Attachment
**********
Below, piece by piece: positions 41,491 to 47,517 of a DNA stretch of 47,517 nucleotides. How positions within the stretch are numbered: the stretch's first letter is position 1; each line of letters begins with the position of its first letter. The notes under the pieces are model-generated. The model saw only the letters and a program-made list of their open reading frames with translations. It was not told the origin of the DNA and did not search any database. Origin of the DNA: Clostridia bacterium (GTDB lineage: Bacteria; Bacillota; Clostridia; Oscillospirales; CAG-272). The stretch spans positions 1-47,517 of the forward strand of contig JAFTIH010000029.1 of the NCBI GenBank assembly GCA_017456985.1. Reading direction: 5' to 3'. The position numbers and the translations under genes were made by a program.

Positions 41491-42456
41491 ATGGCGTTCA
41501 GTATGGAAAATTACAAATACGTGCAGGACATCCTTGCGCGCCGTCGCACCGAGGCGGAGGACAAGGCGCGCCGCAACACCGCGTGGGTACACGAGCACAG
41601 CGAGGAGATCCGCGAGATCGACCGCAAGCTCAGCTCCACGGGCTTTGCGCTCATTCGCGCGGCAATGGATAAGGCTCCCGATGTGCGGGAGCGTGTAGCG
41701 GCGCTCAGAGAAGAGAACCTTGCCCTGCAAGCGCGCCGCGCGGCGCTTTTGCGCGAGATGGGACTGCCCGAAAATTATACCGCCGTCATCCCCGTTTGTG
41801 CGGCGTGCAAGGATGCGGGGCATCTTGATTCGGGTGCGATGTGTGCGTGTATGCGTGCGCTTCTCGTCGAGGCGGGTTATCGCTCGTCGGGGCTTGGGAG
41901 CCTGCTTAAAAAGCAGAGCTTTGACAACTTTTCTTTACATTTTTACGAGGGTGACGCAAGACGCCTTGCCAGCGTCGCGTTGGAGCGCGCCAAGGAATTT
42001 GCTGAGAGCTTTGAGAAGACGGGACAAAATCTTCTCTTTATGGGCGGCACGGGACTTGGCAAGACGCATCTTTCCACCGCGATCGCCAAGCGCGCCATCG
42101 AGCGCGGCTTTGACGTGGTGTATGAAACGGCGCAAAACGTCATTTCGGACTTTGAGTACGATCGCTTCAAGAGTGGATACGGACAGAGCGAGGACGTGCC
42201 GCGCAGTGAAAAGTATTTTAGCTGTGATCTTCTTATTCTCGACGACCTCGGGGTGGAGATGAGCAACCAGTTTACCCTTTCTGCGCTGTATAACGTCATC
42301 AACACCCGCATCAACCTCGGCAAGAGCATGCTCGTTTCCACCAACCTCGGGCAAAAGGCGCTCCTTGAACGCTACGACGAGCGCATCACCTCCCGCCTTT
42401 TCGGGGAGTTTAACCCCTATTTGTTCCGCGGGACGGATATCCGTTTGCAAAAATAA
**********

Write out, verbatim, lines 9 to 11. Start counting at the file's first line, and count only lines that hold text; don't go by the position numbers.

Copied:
42001 GCTGAGAGCTTTGAGAAGACGGGACAAAATCTTCTCTTTATGGGCGGCACGGGACTTGGCAAGACGCATCTTTCCACCGCGATCGCCAAGCGCGCCATCG
42101 AGCGCGGCTTTGACGTGGTGTATGAAACGGCGCAAAACGTCATTTCGGACTTTGAGTACGATCGCTTCAAGAGTGGATACGGACAGAGCGAGGACGTGCC
42201 GCGCAGTGAAAAGTATTTTAGCTGTGATCTTCTTATTCTCGACGACCTCGGGGTGGAGATGAGCAACCAGTTTACCCTTTCTGCGCTGTATAACGTCATC